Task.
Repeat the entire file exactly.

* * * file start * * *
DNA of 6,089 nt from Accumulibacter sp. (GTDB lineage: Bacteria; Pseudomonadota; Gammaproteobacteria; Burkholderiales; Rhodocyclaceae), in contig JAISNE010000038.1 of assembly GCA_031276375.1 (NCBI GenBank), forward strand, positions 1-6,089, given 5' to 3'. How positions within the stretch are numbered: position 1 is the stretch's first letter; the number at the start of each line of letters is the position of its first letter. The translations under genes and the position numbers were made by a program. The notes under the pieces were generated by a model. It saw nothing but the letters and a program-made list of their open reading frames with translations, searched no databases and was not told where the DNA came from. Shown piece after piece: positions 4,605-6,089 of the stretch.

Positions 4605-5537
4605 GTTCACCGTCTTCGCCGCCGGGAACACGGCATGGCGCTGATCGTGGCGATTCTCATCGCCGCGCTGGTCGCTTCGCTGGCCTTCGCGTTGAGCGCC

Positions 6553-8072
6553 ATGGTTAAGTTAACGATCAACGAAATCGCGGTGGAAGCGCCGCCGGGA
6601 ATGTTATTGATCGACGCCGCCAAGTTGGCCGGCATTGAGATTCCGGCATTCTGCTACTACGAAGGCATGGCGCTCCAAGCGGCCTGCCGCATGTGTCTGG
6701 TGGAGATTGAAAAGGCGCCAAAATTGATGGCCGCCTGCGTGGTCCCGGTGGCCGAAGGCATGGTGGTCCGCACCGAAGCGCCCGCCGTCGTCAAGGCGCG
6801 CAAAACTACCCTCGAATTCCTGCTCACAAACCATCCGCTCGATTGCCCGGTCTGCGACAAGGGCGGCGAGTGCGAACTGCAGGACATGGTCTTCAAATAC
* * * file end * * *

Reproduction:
DNA of 6,089 nt from Accumulibacter sp. (GTDB lineage: Bacteria; Pseudomonadota; Gammaproteobacteria; Burkholderiales; Rhodocyclaceae), in contig JAISNE010000038.1 of assembly GCA_031276375.1 (NCBI GenBank), forward strand, positions 1-6,089, given 5' to 3'. How positions within the stretch are numbered: position 1 is the stretch's first letter; the number at the start of each line of letters is the position of its first letter. The translations under genes and the position numbers were made by a program. The notes under the pieces were generated by a model. It saw nothing but the letters and a program-made list of their open reading frames with translations, searched no databases and was not told where the DNA came from. Shown piece after piece: positions 4,605-6,089 of the stretch.

Positions 4605-5537
4605 GTTCACCGTCTTCGCCGCCGGGAACACGGCATGGCGCTGATCGTGGCGATTCTCATCGCCGCGCTGGTCGCTTCGCTGGCCTTCGCGTTGAGCGCC

Positions 6553-8072
6553 ATGGTTAAGTTAACGATCAACGAAATCGCGGTGGAAGCGCCGCCGGGA
6601 ATGTTATTGATCGACGCCGCCAAGTTGGCCGGCATTGAGATTCCGGCATTCTGCTACTACGAAGGCATGGCGCTCCAAGCGGCCTGCCGCATGTGTCTGG
6701 TGGAGATTGAAAAGGCGCCAAAATTGATGGCCGCCTGCGTGGTCCCGGTGGCCGAAGGCATGGTGGTCCGCACCGAAGCGCCCGCCGTCGTCAAGGCGCG
6801 CAAAACTACCCTCGAATTCCTGCTCACAAACCATCCGCTCGATTGCCCGGTCTGCGACAAGGGCGGCGAGTGCGAACTGCAGGACATGGTCTTCAAATAC